These grand rooms began as social spaces to display the material wealth, status and taste of its inhabitants. Dublin’s Georgian elites developed a taste for expensive ‘pictures, glasses and tapestry’; for fine fabrics, ‘rich damask and silks’, ‘velvets, mohairs and chints’ [sic], as well as for the growing fashion for furniture made from exotic materials, such as ‘walnuttree' and mahogany.

In the 19th century these vast rooms took on a different more utilitarian tone. Fine decoration and furniture gave way to desks, quills and paperwork with the activities of commissioners, barristers, lawyers, and clerks who moved into the house.

These rooms proved eminently adaptable once again to form one, three and four-roomed tenement flats. Rooms became homes where families cooked and ate, cleaned, washed laundry and slept. The 18th century families and their servants, the lawyers and their clerks, and all the tenement families that lived within these walls are united by their use of the same front door and back stairs.

The Conservation

14 Henrietta Street was virtually abandoned by its owners after the last residents of its tenement flats left the house in 1979. The basement and third (attic) floor had already become uninhabitable when this period of neglect saw even more serious structural issues ignored. The processes of decay accelerated, leading to rotting of structural timbers (rafter ends, floor joist ends, window heads), loss of decorative plasterwork, and vandalism, which cumulatively led to the house nearing imminent collapse.

The welcome but short-lived presence of caretakers in the early 1980s temporarily safeguarded the house. Though regrettable now, at this time the tenement layers of wallpaper and linoleum and the timber-framed partitions which were used to decorate and subdivide the house into tenement flats of 3 or 4 rooms were substantially removed, with only traces remaining prior to work to stabilise the house. The crude installation of electrical services damaged significant decorative features. Attempts were made to address structural issues which were at best ineffective and at worst severely damaging to the building’s fabric and structural integrity. By the late 1990s the house was also used as a dumping ground for domestic and office waste. As a result, the ground floor and basement rooms were largely inaccessible.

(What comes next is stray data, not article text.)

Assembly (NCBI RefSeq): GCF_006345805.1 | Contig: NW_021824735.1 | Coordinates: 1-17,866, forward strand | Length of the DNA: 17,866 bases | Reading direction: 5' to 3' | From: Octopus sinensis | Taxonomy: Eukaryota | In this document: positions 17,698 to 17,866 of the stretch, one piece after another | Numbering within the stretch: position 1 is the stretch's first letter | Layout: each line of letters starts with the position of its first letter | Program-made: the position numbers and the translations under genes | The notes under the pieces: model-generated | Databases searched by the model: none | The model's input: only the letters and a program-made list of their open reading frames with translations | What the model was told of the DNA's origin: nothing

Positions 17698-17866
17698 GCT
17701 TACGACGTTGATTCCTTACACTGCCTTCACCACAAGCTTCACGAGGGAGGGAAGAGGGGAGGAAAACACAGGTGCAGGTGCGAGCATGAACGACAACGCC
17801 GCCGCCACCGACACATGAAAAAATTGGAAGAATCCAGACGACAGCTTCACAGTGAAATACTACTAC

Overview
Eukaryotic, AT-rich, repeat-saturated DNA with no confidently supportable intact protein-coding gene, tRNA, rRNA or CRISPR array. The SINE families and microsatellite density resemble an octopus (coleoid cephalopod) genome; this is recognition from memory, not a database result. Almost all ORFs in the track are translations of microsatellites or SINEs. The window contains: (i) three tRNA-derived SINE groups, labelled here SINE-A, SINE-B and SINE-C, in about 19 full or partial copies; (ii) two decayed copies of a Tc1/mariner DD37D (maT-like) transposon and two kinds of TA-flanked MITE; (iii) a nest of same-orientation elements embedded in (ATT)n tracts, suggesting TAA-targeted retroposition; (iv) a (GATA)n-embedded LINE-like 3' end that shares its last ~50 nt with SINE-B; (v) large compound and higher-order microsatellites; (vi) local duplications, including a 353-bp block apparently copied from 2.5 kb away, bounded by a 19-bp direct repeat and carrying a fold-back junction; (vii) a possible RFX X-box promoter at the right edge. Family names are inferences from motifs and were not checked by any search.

Significant work was required over a decade to save the front façade, the roof and rafters, the brick on the rear elevation and sash windows, of which only six of 18th century origin remained.

Internally the condition of the house was poor, with major structural failure, poorly executed previous repairs and moisture ingress causing decay and localized growth of Dry Rot.

The back staircase was unsafe to use and the basement flight had lost all structural integrity, preventing access beyond ground floor level. Treads had worn away and all but 7 balusters had been entirely removed from the stairs. Floor joist ends were rotted in many places but particularly at ground floor level. The floor structure of the closet space (the small room at the end of the sequence of rooms) had been removed throughout which further affected the house’s structural stability.

Predominantly of late 18th century date, internal wall surfaces were largely intact particularly in the back hall and stairs where Reckitt’s Blue and Raddle red, synonymous Dublin tenement paint colours, survived in the entrance hall, back hall and stairs.

Technically, the project was loaded with challenges; from the rebuilding of the bottom section of the rear wall (propping the upper section required inventive temporary works), to dealing with ‘the spirit of economic rationalism’ of the Dublin builders of the Georgian period who pushed materials and construction technologies beyond their structural limits and, all located within a very tight urban site with limited access.

Use of traditional crafts and skills

The 14 Henrietta Street conservation project employed expert craftspeople in the area of specialist stone repairs; wrought iron repairs; wallpaper conservation and reproduction; linoleum reproduction; specialist joinery repairs and new joinery; specialist historic paint and surface finishes; specialist decorative plasterwork (cleaning; repairs; restoration); lime plaster and render (including renewal and repair); and repairs to mid-to-late 20th century tiled fireplaces.

In addition to the traditional skills, expert craft skills are apparent in the bespoke concrete flooring; the solid wall brickwork of the new return and, the casting of new fireplace surrounds. It is a notable aspect of the works that practically all repairs and works have been done in-situ (the steel for the new stairs and the timber glazed extension are the only off-site constructed elements). Thus, for the duration of the contract, 14 Henrietta Street became a house of craft workshops.

Use of appropriate materials

Care has been taken at all stages of the project to use compatible and appropriate materials. For conservation and repair works, analysis and identification of original materials informed specifications – e.g. lime mortars; timber species; stone grafts/replacements. Reversible paints have been used where over-painting historic layers. Materials for new elements have been selected and specified for architectural compatibility and legibility. A limited palette of traditional materials has been used.